Plotting for Poets

If I had a dollar for every time someone told me that I just needed to find a frame for my memoir, or to pick one thread and use that to guide the rest of my themes, I’d be able to buy the gorgeous owl fountain pen of my dreams.

“I think you should emphasize theme A,” said my faithful beta reader. And she was right. Of course she was right. But three paragraphs in, a detail about pine trees [not a real example] lead me right into the story about the time I went sky diving [never happened], and I lost the thread of theme A. Again.

There are many variables to blame for my inability to execute a plot. My actual writing training has been in poetry. In poems, you just lay out the three elements you want your reader to understand, and then add a snappy line that ties it all together. Bam, you’re done. [It’s a little more complicated than that, but not much.] Turns out that doesn’t work in prose.

Writing about your own life is tricky. You know what’s important to you, but you have to write about what’s important to the reader. I find this extraordinarily difficult. My only saving grace is that if you write about something well enough, the reader will probably be interested. And you maybe can’t tell by this slip-shod blog, but I can take a sentence apart and put it back together again and again until it fucking shines. This is a poet strength.

Did I mention I have ADD—oh look there’s a chicken! My executive function is not so great. My darlingest second sister likes to say that I have holes in my head because I was born premature. Shut up, darlingest second sister. [Ahem, sorry.] The upside of having ADD is that (almost) everything is interesting and interrelated. The downside is that most of my readers will not have ADD, and might require fewer leaps of place, scene, and topic.

So what works? Psychotropic drugs and therapy. And hiring an editor who pointed out examples of places where I kill my own tension. And then I could recognize it and fix it. I’m only on Chapter 2 of draft number 1,597. But I’m killing darlings, deleting beloved facts and sentences. The plot must go on.


A Decade of Crankitude

Ten years ago, give or take, I said goodbye to my job as an editorial project manager and went freelance. (When your boss praises you for your editorial insight rather than your organizational and management skills [pause for hysterical laughter], it might be time to become a freelance editor.)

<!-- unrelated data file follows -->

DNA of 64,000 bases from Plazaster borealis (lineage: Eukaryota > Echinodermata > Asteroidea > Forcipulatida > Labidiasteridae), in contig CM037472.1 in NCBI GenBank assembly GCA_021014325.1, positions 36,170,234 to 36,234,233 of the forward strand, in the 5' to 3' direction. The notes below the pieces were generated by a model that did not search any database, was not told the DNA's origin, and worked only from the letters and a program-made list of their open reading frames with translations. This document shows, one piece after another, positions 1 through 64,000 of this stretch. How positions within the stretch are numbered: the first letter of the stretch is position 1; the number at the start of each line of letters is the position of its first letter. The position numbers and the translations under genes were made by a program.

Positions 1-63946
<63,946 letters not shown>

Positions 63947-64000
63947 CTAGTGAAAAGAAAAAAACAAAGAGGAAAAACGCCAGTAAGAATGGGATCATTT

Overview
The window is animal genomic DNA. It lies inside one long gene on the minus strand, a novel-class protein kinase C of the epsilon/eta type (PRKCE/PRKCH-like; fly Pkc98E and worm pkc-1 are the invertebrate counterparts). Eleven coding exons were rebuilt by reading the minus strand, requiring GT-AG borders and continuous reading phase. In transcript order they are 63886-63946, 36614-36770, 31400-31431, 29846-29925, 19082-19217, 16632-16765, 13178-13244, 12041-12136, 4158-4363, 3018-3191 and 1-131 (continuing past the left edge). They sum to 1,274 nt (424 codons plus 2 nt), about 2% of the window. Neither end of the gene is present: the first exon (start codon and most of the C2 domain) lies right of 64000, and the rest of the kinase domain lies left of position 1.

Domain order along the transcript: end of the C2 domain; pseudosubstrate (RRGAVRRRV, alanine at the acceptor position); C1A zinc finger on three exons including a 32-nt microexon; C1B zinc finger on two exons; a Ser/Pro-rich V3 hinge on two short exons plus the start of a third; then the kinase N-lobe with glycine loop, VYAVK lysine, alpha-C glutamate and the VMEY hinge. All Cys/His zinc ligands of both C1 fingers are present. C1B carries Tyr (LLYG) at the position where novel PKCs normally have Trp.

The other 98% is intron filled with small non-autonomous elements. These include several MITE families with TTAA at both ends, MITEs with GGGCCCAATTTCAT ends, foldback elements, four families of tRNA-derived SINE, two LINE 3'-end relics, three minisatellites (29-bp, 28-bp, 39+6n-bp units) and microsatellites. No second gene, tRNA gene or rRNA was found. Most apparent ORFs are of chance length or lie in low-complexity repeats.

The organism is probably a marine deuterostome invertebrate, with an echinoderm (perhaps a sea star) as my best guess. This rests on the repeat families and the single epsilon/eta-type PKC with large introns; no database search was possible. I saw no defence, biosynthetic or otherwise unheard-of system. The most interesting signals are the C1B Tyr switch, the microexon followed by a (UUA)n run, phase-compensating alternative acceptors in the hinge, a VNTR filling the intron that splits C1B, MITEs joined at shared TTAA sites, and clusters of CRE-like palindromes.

I read somewhere that it takes writers ten years to become masters of their own craft. We always have more to learn, but ten years gives us experience, confidence (sometimes), and knowledge of our trade. I have two trades: writing and editing.

Today ManEd sent me a copy of the proofs of a book I developmental edited. I swear I spent only five minutes scanning through the book, and I found a number of errors. Most of them weren’t my fault. Designers often enter headings, and because they are hired for their design sense rather than their editorial acumen, sometimes errors are inadvertently introduced. I don’t judge; I can’t design my way out of a paper bag.

My creative writing professor in grad school took 20 years to write his own award-winning memoir. I remind myself of that to make me believe that I can do it. Perhaps this year. Unlike my time with poems I have not reached 10 years of dedicated creative nonfiction writing.

So I fritter away my time, complaining about the weather and reading schlock fiction. I critique a poem my friend hasn’t written yet (long story). Let’s all get the fuck off the Internet and write.


(I probably spelled that wrong.)

Indy Clause

January Notes

Well, it’s four degrees below negative oh-shit! in my neck of the woods. The morning light is harsh gold, and the trees’ shadows are blue, or is it violet gray, on the snow. I had to leave the water in the kitchen sink running a bit because the pipes showed signs of freezing.

Yesterday my beloved interrupted an insight I had about my manuscript to tell me about tire pressure in his truck. There are so few people in the world who give a good goddamn about a person’s writing process. I had sent my revised chapter to a friend. She gave me a bunch of feedback. I freaked out because I wasn’t ready, perhaps, to get feedback.

I calmed down and realized she was mostly right, and did some work. Revised the fucking chapter. Again. Last night I dreamed a writer told me that it took him 10 years to write a memoir. I burst out laughing and said, “Thank god, I’m on year eight, so I might be done soon.”

Let’s not think about why I might need a dream to support me. (The Spouse is generally a supportive human being, but he has his lapses, as do we all.)

I grow tired being surrounded by other people’s books. But I try to channel my angst into writing my own. Jealousy is stupid and gets a person nowhere. The good thing about this weather is that I do not want to leave the house. I do not want to leave the couch with the blankets. And neither does the dog. She is snoozing, and I am battling my way to the page.

Are you writing?

The Chart